Density Functional Theory (DFT) is a versatile and powerful quantum mechanical modeling technique extremely popular among physical chemists and material scientists, in particular. It employs a functional of spatial electron density to derive properties of many-electron systems. Since late 1960s, it has been commonly used for solid-state physics calculations, with good agreement with experimental data.
However, its use in quantum chemistry calculations has become more popular over the last 25 years due to advances in approximation methods that address exchange and correlation interactions. Open problems remain, principally in the treatment of intermolecular interactions (such as van der Waals interactions so important in organic electronics and biomolecular systems). This period of adoption has thus seen rapid changes in the field with much controversy and literature contributing to the advancement of understanding of the limits of applicability of DFT and improvements to it by many different theoreticians / scientists. With the commercial availability of software like Gaussian, the barrier to use of DFT by non-specialists (such as experimentalists) has narrowed significantly. However, like all other modeling techniques, DFT is not a black box, and its numerous subtleties can conspire to produce unphysical results that can lead researchers astray. For this purpose, it is important for all consumers of DFT-based methods to at least develop a basic understanding of DFT. This type of task has traditionally been challenging for many other modeling techniques as well.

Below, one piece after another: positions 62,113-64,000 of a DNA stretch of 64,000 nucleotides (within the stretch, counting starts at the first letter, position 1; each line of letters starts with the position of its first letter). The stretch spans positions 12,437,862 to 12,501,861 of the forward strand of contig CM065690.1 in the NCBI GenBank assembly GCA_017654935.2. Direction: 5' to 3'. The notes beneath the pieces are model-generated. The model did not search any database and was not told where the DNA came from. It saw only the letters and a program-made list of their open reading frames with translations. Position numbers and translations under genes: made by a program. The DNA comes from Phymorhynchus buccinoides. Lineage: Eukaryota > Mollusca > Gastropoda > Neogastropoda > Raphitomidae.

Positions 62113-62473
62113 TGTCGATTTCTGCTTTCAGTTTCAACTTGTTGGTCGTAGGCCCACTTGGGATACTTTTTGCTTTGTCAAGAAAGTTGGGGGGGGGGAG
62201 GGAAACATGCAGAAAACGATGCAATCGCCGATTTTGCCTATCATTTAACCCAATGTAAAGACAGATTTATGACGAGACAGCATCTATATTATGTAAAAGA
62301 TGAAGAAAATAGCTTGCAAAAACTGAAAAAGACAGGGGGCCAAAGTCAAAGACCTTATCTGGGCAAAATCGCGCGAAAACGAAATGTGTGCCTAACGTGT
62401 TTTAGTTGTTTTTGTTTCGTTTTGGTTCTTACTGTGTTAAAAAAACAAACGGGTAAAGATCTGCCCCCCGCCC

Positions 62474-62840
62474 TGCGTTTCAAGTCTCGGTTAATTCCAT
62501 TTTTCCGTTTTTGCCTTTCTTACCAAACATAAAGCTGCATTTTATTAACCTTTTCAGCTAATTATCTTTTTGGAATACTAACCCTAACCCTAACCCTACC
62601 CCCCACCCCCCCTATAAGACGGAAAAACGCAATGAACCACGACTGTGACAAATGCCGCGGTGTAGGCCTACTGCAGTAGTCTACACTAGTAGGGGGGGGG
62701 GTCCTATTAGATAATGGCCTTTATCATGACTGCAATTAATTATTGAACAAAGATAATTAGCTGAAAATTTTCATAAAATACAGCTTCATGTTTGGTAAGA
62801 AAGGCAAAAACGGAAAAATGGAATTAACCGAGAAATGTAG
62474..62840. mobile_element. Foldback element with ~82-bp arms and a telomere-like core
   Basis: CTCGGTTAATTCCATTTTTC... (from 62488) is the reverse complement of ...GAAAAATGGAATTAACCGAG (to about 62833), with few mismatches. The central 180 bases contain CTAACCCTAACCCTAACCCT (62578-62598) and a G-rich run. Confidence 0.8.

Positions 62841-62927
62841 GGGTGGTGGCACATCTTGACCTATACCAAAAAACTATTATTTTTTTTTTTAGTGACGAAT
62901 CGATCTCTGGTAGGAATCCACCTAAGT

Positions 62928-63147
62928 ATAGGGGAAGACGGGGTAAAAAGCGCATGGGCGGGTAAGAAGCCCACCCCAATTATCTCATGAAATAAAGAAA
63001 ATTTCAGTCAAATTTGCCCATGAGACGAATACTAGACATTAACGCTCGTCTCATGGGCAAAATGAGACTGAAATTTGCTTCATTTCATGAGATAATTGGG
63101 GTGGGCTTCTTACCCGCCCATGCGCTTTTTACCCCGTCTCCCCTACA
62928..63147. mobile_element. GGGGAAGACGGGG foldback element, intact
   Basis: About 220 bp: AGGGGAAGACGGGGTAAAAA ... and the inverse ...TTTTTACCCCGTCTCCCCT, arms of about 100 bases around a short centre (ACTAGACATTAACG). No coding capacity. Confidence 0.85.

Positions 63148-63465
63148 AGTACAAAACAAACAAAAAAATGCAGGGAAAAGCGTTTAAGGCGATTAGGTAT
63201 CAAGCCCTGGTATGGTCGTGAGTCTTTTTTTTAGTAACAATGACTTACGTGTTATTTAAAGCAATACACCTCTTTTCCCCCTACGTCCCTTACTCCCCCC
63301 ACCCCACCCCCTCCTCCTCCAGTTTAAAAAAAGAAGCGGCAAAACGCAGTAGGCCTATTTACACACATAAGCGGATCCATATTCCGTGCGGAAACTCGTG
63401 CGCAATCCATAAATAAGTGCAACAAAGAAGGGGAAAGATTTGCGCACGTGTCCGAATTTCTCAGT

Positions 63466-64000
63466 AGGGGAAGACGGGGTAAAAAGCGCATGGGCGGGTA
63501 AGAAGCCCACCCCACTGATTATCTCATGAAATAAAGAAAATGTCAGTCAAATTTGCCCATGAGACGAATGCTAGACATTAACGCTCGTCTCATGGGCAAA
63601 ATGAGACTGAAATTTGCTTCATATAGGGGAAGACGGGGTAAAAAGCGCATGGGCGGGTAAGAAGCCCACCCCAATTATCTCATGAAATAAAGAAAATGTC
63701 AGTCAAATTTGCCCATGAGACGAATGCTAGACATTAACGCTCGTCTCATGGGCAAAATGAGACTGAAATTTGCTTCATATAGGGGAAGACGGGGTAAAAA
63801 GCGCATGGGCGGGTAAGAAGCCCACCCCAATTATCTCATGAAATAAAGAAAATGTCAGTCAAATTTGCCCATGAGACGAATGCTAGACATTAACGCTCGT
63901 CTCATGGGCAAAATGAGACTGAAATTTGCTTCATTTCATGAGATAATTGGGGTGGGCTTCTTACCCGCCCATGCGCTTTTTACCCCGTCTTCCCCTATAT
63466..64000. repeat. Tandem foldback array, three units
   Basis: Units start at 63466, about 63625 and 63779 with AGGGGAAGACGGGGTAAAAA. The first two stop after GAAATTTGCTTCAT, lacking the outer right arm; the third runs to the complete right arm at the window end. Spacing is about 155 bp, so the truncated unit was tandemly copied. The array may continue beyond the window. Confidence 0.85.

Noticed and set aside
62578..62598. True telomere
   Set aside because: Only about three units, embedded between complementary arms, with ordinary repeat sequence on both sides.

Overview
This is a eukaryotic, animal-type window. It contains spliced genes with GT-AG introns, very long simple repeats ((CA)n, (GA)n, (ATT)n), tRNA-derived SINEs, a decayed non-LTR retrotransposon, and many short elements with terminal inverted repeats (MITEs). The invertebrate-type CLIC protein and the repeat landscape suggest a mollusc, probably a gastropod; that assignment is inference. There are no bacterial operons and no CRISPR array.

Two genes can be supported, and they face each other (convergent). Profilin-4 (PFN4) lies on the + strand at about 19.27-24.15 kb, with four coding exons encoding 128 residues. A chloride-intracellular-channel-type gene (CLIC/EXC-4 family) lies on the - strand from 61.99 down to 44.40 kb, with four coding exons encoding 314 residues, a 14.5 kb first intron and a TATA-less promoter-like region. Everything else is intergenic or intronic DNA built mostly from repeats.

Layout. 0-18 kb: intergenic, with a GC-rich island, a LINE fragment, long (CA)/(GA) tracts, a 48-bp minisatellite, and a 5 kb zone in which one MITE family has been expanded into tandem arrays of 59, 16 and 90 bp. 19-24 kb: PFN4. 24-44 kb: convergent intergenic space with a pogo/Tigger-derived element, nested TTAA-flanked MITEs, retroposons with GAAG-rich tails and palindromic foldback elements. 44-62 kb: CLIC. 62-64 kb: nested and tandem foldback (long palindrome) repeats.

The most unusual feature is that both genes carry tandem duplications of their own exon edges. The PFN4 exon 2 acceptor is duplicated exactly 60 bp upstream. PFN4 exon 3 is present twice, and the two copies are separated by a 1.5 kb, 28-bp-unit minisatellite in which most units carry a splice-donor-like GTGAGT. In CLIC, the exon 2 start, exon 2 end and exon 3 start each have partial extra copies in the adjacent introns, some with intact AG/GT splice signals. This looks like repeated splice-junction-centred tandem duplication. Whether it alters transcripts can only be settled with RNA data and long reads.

To ease non-specialists (and young computational DFT experts) into the field, one of the more prominent quantum theorists, Prof. John Perdew (Tulane), has co-authored an article in the International Journal of Quantum Chemistry that provides fourteen easy lessons that will get you up and running with an understanding of non-relativistic DFT. This article is based on a seminal lecture given by Prof. Perdew at the Sanibel symposium. The lessons contain a paragraph or two (each) of condensed wisdom that often passes one by, in a more thorough reading of the numerous books and tutorials on DFT. This will probably not make you a DFT expert, but it will hopefully save you from knowing just about enough to be dangerous!